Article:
Netvibes: Building a personal, dynamic Web page

Posted By Shiloh Jolie Pitt on Nov 12, 2007 at 8:05AM

Techonology Review Magazine - Sept/Oct 2007

"When I open my Web browser, I want to get the latest stuff that's really important to me," says software engineer, Web entrepreneur, and former journalist Tariq Krim. That's the idea behind Netvibes, a free and "agnostic" Web service Krim created to let netizens build customized pages from disparate modules such as RSS feeds from blogs, competing news sites such as Google and Yahoo, and even user-translated international sites. On the "Tariq" tab of his own ­Netvibes page, Krim uses search modules to track what bloggers are saying about him and his company. A portion of his page is shown below.


Web Trick: Design in 3D with free Google software SketchUp

Posted By Shiloh Jolie Pitt on Nov 9, 2007 at 11:09AM

Source: Popular Science Magazine - Nov. 2007

You don't need an advanced degree in architecture or fancy CAD software to design in three dimensions; you just need Google.
Specifically, you need SketchUp (sketchup.com), Goggle's 3-D modeling program, which with enough practice lets you create digital versions of buildings, cars or any other objects you dream up.
Though not quite as sophisticated as some high en programs, SketchUp includes all the drawing, lighting, and texturing tools you're likely to need. Plus, the basic version of the software is free. Still daunted by the prospect of drawing something from scratch: Grab already-finished models from Google's 3D Warehouse - a trove of amazing desgins ranging from F1 racers to the White House - and integrate them into your work.
By Paul Stamatiou

Cathedral de Notre Dame

West Virginia State Capitol

Emotional memory

Posted By Shiloh Jolie Pitt on Nov 6, 2007 at 8:51AM

Science News magazine - Oct. 20, 2007. Subscribers Only article

Patrick Barry

Where were you on Sept. 11, 2001? Or when the shuttle Challenger exploded in 1986? Heightened emotions cause experiences to crystallize into lasting and vivid memories. This boost in memory formation is due in part to the stress hormone norepinephrine, but scientists haven't understood how the hormone causes this effect.

Now researchers have uncovered molecular changes triggered by norepinephrine that help nerve cells form new memories.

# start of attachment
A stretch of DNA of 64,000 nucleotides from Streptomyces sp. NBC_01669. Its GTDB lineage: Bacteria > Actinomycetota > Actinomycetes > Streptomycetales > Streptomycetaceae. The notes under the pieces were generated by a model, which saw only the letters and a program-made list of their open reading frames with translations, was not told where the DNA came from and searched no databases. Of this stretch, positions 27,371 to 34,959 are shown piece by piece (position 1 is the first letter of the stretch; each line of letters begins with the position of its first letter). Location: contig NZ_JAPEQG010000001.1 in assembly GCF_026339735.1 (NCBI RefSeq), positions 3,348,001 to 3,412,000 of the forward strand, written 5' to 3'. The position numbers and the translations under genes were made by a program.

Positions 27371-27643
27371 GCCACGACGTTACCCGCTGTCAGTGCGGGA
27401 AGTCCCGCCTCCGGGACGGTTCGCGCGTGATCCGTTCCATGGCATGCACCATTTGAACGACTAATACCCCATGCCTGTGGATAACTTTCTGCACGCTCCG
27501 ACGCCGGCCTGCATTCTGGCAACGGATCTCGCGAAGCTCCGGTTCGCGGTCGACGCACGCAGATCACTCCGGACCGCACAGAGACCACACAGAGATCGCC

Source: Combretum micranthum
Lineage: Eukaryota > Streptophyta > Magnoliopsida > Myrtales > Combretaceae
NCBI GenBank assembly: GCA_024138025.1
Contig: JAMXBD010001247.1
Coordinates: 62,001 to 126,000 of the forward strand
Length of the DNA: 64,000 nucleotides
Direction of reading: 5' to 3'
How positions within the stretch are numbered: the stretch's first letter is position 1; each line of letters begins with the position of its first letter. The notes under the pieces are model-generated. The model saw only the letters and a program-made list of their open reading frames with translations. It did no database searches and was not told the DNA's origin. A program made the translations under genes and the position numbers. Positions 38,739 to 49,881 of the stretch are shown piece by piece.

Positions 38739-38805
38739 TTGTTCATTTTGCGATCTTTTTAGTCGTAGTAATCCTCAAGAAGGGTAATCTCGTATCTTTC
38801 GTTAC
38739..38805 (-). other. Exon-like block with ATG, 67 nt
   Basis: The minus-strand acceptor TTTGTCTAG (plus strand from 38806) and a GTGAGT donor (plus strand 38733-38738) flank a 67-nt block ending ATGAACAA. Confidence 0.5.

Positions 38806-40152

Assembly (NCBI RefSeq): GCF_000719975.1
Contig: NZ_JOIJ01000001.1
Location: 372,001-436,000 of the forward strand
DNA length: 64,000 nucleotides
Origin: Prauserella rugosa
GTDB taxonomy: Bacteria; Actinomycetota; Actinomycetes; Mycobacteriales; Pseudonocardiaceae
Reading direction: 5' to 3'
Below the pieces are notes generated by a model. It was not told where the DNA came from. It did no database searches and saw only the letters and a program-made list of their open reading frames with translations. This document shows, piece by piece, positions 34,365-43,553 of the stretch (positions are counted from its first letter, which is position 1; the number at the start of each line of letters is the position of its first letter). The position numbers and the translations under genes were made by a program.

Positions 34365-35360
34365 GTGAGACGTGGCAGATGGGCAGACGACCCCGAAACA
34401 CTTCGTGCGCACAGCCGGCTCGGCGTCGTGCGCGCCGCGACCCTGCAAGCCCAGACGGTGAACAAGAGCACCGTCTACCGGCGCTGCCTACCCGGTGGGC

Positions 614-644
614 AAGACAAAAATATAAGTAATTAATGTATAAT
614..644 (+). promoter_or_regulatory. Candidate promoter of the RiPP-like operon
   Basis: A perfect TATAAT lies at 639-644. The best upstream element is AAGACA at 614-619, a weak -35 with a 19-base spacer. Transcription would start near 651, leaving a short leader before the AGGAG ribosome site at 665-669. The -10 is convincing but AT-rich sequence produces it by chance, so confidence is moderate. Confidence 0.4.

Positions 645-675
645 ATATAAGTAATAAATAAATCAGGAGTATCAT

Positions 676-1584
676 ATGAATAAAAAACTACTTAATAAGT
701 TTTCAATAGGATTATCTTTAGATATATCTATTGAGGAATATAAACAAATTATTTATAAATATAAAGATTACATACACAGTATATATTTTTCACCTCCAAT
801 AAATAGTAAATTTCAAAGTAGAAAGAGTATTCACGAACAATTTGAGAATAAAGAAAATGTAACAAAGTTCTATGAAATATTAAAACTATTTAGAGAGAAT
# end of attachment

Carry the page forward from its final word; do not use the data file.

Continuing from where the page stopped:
A team led by Roberto Malinow of Cold Spring Harbor Laboratory in New York traced the hormone's effects to a receptor molecule called glutamate receptor 1 (GluR1) on the surfaces of nerve cells. Through GluR1 and similar receptors, nerve cells can receive signals from their neighbors. Nerves store new memories by increasing the strength of those signals, according to a leading theory.

Norepinephrine, a form of adrenaline, triggers the attachment of a small molecule called a phosphate group to GluR1s before they reach a nerve cell's surface. Adding the phosphate group expedites the movement of GluR1 molecules to the surface, where they're thought to help cells form memories.

"There are likely to be a number of different mechanisms that underlie this effect, but this appears to be a major one," Malinow says.

The team engineered mice to have a mutation in GluR1 that prevents phosphate groups from attaching. Injecting norepinephrine into normal mice improved the animals' ability to learn from experience. But for the mice with impaired GluR1, the hormone made no measurable difference, the researchers report in the Oct. 5 Cell.

The research could lead to new drugs for emotion-related memory disorders, Malinow notes. "In post-traumatic stress disorder, where you have too much emotionally charged memory, this [receptor] could provide a molecular target for possible treatments."